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Hi I am trying to generate random numbers in MATLAB with a random MEAN value.

For example, if I use

e = mean(rand(1000,1))

the answer for e will always be close to 0.5. What I want is for the value of e (mean) to be random, so that e can be 0.1, 0.2, 0.3, etc...

Is it correct for me to use e = mean( unifrnd(0,1,[1000,1]) ) ?

Thanks

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5 Answers 5

up vote 3 down vote accepted

Perhaps you want to generate normally distributed random numbers X~N(0,1) with randn. Then you can change the mean and standard deviation to be random. As an example:

N = 1000;
mu = rand*10 - 5;            %# mean in the range of [-5.0 5.0]
sigma = randi(5);            %# std in range of 1:5
X = randn(N, 1)*sigma + mu;  %# normally distributed with mean=mu and std=sigma
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if you want the sample to have exactly a given mean mu, then I would force the sample mean to be that value:

x = some_random_variable_generator(arguments);
x = x + (mu - mean(x));

then you're done.

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What other properties do you want? You can do something like this:

nums = (rand(1000,1)+rand())/2

That will shift your array a random number, also shifting the mean. This would keep the same standard deviation though. Something like this would change both:

nums = (rand(1000, 1)*rand()+rand())/2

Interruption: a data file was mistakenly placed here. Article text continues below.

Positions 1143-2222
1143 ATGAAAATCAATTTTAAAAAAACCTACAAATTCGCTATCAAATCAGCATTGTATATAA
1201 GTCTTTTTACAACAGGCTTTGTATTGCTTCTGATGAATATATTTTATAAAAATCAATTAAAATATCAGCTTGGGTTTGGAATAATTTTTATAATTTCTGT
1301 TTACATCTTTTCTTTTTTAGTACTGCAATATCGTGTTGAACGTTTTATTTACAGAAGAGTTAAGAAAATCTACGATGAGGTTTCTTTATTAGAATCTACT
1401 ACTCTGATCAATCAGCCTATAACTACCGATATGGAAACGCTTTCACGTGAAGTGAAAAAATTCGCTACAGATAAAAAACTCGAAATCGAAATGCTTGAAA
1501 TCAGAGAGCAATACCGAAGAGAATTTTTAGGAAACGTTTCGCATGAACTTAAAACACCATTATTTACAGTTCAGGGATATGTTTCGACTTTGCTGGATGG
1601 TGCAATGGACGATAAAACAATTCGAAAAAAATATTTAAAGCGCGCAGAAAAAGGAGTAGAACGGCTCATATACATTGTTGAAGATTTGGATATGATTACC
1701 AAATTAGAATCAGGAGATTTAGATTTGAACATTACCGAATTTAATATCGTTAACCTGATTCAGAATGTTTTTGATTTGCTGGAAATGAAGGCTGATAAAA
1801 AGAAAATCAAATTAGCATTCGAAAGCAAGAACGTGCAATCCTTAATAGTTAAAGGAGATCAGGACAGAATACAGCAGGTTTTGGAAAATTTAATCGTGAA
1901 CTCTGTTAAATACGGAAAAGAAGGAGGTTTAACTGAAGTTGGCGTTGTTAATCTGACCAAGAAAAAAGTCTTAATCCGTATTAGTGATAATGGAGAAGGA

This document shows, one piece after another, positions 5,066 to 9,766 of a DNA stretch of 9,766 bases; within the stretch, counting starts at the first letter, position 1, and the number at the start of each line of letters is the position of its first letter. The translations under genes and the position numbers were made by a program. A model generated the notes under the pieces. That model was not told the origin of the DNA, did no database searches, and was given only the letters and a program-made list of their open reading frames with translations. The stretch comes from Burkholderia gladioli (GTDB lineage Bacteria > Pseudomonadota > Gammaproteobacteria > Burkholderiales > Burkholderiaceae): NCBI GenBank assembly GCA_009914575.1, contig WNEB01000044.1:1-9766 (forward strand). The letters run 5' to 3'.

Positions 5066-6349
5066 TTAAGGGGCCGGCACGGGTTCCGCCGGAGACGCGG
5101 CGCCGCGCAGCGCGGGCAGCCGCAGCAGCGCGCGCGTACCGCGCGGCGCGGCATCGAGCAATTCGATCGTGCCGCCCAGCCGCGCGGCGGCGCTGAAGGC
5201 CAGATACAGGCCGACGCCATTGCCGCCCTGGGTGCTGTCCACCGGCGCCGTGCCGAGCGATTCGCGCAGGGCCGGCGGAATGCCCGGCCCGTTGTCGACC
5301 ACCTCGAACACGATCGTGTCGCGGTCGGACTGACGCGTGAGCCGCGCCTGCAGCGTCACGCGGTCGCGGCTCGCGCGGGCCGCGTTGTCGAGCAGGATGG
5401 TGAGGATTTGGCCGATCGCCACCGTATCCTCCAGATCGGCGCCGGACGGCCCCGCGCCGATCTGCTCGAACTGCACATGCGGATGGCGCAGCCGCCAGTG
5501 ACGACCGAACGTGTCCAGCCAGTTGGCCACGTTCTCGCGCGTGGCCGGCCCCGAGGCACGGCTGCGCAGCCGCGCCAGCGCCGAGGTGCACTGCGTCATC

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hi,i tried nums =mean( rand(1000,1)+rand()). i performed the calculation many times and sometimes i get a value of mean of >1. shouldn't the value of mean be between 0 and 1 if im generating random numbers between 0 and 1 –  Tan Wei Jin Dec 12 '09 at 5:44
    
Yes, but you're adding two random numbers together, so you can get some higher than 1. If you want to constrain your results to be between 0 and 1, try the new edit –  Dan Lorenc Dec 12 '09 at 7:10

You must explain what distribution you want of the mean. Sure, you want it random, but there is order even in randomness. Please explain.

If you want a normally distributed mean, you can scale the variables [z = (x - mu) / sigma] and change mu randomly. If you need another distribution for the mean, similar formulas exist.

Again, please explain further.

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Instead why don't you just generate random numbers, and change the generated range of numbers based on where the mean is at vs where you want the mean to be?

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hi, thanks for the quick response. how to i determine where the mean is at? i want the mean to be random can be 0.9 or can be 0.1 not centred around 0.5...i think it has something to do with distribution but im not sure –  Tan Wei Jin Dec 12 '09 at 5:17
    
Oh I thought you were trying to generate random numbers that made a specific mean. –  Sneakyness Dec 12 '09 at 6:54

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